Seafood Handbook Finfish Page

The Seafood Handbook is the most comprehensive seafood directory available online. Featuring more than 100 of the most common seafood species in the U.S. market, the Seafood Handbook is the ultimate guide to seafood sourcing and preparation, brought to you by the editors of SeaFood Business magazine. And it’s free!

For each type of seafood species, there is a comprehensive overview of the item, its origin, history, availability, product attributes, nutritional value and cooking tips, along with an original hand-drawn depiction.

Explore Finfish by searching here:

Farming catfish is truly a U.S. seafood industry success story. It started in Arkansas in the 1960s and expanded into an economic powerhouse as Southern soybean and rice farmers built ponds and processing facilities. Most catfish farms today are located in the Mississippi Delta, with additional… Read More
The slender kingklip, a member of the cusk eel family, comprises four species: red (G. chilensis), golden (G. blacodes), South African (G. capensis) and black (G. maculatus). Depending on the species, kingklip can reach 5 to 6 feet long and 50 pounds, but most found on the market average 10 pounds.… Read More
One of the great success stories of modern aquaculture, Atlantic salmon farming first emerged on a commercial scale in the early 1980s, with Norway leading the way. Since that time, global production has increased tremendously, and Atlantic salmon are farmed in more than a dozen countries around… Read More
This high-valued species is the favored sea bream, prized in Mediterranean cuisine and highly regarded by European chefs. It gets the “gilt-head” name from the golden stripe between its eyes. The Romans reportedly called the bream “Aurata,” the gilded one. The Greek goddess Aphrodite also… Read More
Yellowtail is a confusing name, as it can apply to flounder, tuna and sole. It’s also the common name for several species of amberjack, sleek migratory tuna-like fish found off both U.S. coasts. The most valuable member of this family is the yellowtail farmed in Japan and featured in U.S. sushi… Read More
When trade with Vietnam resumed in 1994, U.S. seafood importers started shipping fillets from a Vietnamese catfish called basa, or bocourti. But most of what’s sold in the market today as basa isn’t basa. Real basa, P. bocourti, is one of 21 species in the Pagasiidae family of catfish found… Read More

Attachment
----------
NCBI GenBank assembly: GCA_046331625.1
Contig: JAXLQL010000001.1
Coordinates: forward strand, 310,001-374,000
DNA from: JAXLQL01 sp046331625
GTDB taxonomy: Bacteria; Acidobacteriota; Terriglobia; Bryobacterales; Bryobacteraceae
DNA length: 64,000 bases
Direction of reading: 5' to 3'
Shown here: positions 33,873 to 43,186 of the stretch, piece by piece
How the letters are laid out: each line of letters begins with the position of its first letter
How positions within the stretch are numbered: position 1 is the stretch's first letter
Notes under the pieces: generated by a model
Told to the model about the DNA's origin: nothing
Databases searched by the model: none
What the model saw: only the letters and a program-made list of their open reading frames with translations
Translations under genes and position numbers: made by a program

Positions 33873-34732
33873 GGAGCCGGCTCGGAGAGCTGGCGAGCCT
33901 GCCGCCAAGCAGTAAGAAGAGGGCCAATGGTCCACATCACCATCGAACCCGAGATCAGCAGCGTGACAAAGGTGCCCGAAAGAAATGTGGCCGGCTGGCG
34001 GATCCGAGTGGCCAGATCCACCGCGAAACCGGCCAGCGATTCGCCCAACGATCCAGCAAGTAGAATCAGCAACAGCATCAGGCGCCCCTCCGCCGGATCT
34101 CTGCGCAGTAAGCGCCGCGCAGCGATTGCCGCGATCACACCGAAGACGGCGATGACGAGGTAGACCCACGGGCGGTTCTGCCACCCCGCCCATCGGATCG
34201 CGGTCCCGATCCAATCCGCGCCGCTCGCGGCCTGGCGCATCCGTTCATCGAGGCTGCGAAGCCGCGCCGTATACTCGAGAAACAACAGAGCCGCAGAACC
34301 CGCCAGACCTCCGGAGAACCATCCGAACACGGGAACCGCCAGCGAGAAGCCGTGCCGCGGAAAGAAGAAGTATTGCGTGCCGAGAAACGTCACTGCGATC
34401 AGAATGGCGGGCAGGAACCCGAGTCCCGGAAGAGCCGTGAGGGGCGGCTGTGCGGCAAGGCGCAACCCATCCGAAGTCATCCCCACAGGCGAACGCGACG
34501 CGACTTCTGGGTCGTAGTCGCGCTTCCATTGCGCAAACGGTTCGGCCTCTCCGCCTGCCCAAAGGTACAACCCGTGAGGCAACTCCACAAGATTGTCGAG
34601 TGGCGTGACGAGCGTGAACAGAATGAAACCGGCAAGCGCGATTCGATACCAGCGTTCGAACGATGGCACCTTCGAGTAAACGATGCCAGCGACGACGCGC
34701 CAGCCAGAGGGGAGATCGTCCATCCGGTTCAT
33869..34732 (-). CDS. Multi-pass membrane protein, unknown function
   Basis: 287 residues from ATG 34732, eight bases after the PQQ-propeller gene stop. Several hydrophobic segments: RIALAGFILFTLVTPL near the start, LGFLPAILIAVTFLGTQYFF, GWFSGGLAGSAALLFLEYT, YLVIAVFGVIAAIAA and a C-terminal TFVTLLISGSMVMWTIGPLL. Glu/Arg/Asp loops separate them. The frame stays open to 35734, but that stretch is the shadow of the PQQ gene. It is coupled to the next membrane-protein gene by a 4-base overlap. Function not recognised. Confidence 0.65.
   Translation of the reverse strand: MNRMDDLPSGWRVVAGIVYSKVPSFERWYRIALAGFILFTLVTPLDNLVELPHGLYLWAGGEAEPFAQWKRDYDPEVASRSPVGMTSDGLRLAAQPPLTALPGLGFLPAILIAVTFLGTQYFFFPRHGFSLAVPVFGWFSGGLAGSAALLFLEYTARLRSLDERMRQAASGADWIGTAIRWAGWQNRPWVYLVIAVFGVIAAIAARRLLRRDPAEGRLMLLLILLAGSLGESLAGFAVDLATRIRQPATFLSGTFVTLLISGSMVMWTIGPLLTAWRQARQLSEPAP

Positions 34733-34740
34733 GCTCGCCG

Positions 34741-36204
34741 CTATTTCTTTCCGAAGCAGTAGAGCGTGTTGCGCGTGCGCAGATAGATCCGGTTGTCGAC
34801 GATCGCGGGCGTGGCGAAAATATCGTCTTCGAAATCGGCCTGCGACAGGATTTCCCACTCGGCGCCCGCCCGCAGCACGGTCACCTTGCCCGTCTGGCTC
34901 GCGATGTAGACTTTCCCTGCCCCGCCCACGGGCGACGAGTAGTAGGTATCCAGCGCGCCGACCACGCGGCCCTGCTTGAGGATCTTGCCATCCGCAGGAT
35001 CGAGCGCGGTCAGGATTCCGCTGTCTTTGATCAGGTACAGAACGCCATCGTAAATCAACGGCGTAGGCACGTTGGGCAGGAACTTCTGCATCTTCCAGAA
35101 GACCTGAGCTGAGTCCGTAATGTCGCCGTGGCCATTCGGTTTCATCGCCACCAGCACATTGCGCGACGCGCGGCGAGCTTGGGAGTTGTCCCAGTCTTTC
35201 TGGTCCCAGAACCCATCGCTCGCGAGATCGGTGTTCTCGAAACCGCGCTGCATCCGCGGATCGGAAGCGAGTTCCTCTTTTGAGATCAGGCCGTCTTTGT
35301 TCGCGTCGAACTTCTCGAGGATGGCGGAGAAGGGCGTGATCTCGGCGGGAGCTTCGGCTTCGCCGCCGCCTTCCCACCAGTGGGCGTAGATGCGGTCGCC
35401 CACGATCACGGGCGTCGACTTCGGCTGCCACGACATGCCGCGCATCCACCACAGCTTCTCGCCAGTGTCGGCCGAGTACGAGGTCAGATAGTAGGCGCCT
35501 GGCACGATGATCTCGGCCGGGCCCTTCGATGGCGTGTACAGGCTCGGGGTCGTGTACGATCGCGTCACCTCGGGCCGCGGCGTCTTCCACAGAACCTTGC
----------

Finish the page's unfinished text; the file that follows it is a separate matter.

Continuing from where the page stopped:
Wahoo, a member of the Scombridae family of mackerels and tunas, is closely related to the king mackerel. Hawaiian lore has it that the name wahoo comes from European explorers’ misspelling of “Oahu” on early maps, since the fish was abundant around that island. The fish’s alternate name,… Read More
A relative newcomer to the U.S. seafood market, barramundi is finding a place both at high-end restaurants and mid-scale retailers, where its versatility and eco-friendly reputation have earned it a following. Australia’s Aborigines dubbed this species barramundi, meaning river fish with large… Read More
Mahimahi is the Hawaiian name for dolphinfish. The Hawaiian moniker came into common use to prevent consumers from confusing this fish with the marine mammal, to which it is unrelated. The alternative name of dolphin-fish came about from the fish’s habit of swimming ahead of sailing ships, as… Read More
The name red snapper has been foisted off on just about any fish that is red. However, the FDA insists that only American red snapper, L. campechanus, can be legally shipped interstate bearing the authentic red snapper label. Beware of “snapper” sold on the West Coast; it could actually be… Read More